CATALINA REPORTS ON QUARTER: Catalina Marketing Corp. said Thursday that its cash flow rose 34 percent to $32-million in the third quarter ended Dec. 31 compared to the same quarter a year ago. The St. Petersburg electronic marketing company reported that its coupon printers were installed in 17,582 U.S. supermarkets, a modest increase of 249 stores, and 15,813 drugstores, a decline from 17,686 at the end of the year-ago quarter. Catalina also recently signed a deal to install its machines in 103 Wild Oats natural food supermarkets. Catalina, which has delayed filing audited financial statements in fiscal 2004, provided the limited operating results in lieu of reporting quarterly earnings until its 2003 results are audited.
S&P'S ITALIAN OFFICES SEARCHED: Italian police searched the Milan office of ratings company Standard & Poor's on Thursday as prosecutors studied what financial organizations knew about dairy giant Parmalat's shaky finances before the fraud scandal exploded. The ratings company said it was not under investigation in the case, but had itself been victim of an apparent "massive case of fraud and deception." Parmalat acknowledged on Dec. 19 that nearly 4 billion euros (about $5-billion) of company money were not, in fact, held in a Bank of America account as it had previously claimed _ an admission that set off the scandal. Up to two weeks earlier, Standard & Poor's had an investment grade rating on Parmalat credit, which it slashed to junk status on Dec. 10.
MOTOROLA TO CLOSE FLA. PLANT: Motorola Inc. said Thursday it plans to close a Boynton Beach plant where cell phones are designed by the end of the year, a move that will cost 240 people their jobs. The closing affects a total of 375 jobs, company spokeswoman Jo Posti said. Motorola has offered other employment to 135 of the affected workers at other company offices but the remaining employees will lose their jobs. Workers were told Wednesday of the decision, Posti said. Laid-off workers will receive a severance package.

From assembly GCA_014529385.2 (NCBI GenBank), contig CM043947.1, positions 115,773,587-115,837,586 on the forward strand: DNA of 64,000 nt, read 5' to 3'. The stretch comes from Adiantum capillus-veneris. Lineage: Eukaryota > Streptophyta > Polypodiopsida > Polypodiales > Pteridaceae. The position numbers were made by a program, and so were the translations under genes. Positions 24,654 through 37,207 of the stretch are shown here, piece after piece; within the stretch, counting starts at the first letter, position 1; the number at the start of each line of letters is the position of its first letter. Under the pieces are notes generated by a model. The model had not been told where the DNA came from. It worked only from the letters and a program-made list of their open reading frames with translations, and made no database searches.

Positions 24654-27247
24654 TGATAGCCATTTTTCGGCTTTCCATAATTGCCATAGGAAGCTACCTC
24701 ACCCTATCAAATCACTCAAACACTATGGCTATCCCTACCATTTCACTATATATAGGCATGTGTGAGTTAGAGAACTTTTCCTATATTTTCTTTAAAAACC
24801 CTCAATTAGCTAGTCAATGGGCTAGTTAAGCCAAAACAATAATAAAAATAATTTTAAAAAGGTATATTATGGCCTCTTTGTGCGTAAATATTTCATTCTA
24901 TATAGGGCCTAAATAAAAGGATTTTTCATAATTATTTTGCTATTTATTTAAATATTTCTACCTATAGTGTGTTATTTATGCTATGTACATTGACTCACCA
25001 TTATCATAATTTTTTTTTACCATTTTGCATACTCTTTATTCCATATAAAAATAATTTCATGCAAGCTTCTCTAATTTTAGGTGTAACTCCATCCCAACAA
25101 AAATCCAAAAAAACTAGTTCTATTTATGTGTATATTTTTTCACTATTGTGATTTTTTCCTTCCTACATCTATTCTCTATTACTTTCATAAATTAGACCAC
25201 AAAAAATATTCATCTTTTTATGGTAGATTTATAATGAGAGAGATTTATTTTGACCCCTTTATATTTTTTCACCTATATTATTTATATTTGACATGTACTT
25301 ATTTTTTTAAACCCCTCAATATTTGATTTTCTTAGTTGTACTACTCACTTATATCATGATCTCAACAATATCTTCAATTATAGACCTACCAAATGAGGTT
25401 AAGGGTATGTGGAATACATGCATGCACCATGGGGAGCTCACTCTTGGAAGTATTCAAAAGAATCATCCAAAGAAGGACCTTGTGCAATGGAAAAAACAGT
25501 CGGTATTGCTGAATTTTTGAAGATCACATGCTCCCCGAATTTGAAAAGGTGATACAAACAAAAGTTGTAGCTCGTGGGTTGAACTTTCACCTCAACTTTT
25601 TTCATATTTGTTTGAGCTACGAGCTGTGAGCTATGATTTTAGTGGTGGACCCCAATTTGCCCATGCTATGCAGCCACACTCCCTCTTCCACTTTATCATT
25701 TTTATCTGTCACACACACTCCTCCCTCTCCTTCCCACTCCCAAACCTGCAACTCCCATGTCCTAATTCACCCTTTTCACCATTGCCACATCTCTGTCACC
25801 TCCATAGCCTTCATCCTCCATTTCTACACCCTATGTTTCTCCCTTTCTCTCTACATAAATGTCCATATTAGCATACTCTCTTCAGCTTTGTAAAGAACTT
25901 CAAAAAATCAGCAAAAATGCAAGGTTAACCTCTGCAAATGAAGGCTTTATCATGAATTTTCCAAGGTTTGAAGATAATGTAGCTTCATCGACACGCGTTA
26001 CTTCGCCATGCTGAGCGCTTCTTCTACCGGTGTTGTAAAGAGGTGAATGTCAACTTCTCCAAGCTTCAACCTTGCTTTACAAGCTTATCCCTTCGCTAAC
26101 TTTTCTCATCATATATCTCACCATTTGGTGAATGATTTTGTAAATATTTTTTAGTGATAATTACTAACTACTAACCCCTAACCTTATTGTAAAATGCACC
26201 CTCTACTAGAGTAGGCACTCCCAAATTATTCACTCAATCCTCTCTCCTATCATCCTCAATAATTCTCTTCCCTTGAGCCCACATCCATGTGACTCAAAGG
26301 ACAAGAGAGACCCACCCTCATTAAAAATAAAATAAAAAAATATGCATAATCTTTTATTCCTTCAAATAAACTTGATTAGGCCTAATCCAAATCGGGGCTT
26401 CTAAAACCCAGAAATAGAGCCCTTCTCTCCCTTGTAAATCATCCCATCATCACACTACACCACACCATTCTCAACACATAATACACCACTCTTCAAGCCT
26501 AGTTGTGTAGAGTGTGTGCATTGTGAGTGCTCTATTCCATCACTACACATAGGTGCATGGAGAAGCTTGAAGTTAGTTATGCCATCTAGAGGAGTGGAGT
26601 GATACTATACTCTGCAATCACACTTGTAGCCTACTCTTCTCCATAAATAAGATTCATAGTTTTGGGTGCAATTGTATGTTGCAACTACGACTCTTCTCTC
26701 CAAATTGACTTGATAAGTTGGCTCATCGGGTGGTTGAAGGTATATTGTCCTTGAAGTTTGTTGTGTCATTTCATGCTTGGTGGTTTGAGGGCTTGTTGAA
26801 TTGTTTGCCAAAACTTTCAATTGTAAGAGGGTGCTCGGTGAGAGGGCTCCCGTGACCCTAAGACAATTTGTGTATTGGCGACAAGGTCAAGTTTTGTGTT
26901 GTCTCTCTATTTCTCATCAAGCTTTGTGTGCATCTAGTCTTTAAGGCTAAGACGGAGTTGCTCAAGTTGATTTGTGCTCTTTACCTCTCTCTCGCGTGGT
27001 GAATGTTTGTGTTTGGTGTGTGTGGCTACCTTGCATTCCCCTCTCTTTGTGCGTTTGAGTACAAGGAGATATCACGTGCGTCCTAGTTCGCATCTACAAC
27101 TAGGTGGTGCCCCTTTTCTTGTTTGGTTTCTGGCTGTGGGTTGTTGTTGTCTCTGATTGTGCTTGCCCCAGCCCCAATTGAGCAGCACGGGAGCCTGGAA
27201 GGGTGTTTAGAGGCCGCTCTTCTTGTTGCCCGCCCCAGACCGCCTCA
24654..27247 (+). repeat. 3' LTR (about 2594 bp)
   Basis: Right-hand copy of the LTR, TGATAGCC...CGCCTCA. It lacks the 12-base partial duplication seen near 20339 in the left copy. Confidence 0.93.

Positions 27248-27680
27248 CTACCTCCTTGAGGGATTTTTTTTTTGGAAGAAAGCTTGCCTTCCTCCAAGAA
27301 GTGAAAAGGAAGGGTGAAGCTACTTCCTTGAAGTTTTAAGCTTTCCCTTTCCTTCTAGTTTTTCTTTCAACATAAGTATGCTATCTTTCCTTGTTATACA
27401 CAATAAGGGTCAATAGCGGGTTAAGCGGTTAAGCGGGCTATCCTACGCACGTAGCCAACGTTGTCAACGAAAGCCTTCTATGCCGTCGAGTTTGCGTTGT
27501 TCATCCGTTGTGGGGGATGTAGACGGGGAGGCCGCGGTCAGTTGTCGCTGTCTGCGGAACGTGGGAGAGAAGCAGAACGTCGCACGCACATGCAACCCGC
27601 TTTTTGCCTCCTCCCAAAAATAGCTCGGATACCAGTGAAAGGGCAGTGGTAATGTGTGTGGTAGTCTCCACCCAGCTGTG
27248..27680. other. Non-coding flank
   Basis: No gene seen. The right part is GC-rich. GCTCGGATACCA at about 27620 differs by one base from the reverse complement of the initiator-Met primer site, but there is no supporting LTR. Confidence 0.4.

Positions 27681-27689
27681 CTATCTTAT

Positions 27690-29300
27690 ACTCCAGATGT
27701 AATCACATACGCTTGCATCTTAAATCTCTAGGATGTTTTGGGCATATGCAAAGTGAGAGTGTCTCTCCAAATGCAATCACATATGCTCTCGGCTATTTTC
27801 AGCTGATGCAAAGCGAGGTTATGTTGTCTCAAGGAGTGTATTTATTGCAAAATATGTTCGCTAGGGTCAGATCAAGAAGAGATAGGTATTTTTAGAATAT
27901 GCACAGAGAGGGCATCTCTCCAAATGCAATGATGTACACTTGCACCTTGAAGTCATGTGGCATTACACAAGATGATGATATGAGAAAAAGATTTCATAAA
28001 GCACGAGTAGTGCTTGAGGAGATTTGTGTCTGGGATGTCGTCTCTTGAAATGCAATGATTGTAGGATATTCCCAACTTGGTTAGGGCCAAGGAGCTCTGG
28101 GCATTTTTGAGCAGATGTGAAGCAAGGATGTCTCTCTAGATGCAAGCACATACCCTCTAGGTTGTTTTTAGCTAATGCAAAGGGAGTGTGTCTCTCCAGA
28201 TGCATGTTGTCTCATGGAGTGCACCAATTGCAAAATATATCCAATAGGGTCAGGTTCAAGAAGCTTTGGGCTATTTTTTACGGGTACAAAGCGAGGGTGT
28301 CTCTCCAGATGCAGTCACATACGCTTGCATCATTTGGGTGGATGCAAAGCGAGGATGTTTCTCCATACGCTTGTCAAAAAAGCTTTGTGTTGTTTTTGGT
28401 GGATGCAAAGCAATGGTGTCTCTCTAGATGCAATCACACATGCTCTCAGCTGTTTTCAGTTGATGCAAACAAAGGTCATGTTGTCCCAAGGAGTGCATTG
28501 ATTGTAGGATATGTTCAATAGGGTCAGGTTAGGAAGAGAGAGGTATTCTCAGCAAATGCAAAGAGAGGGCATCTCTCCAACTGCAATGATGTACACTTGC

PENNEY SHUTS CALL CENTER: J.C. Penney Co., parent of the Eckerd drugstore chain based in Largo, plans to close a telemarketing center in Austin, Texas, cutting 475 jobs, and will take over management of six warehouses to reduce costs. The moves will reduce fourth quarter profit by about 4 cents a share, J.C. Penney said in a statement. The company still expects net income to rise to 80 cents a share, including the costs, spokesman Quinton Crenshaw said. J.C. Penney will have nine call centers after closing the Austin location in the second quarter.
BURGER KING DUMPS AD AGENCY: Burger King Corp. fired its lead creative advertising agency Thursday in the latest marketing shake-up for the No. 2 fast-food chain as it attempts to boost sluggish sales. Crispin Porter + Bogusky was named to replace WPP Group's Young & Rubicam Inc. in handling the Miami-based restaurant chain's estimated $320-million account, effective immediately. The reconfiguration of Burger King's advertising roster is the company's fifth since 2000. The companies did not announce when new ads would be launched, or say what the theme of a new ad campaign might be.
MARKETWATCH COMMENTATOR QUITS: Veteran business journalist Thom Calandra resigned as chief commentator for online financial news publisher MarketWatch.com Inc. Thursday, prodded by an informal regulatory inquiry into stock trades dating back to late 2002. Calandra submitted his resignation after missing a deadline Wednesday to submit his trading records to MarketWatch, which began its own investigation after learning of the Securities and Exchange Commission's, said Larry Kramer, the San Francisco company's chief executive officer. MarketWatch, which isn't a part of the SEC inquiry, had planned to turn the records over to the securities regulators.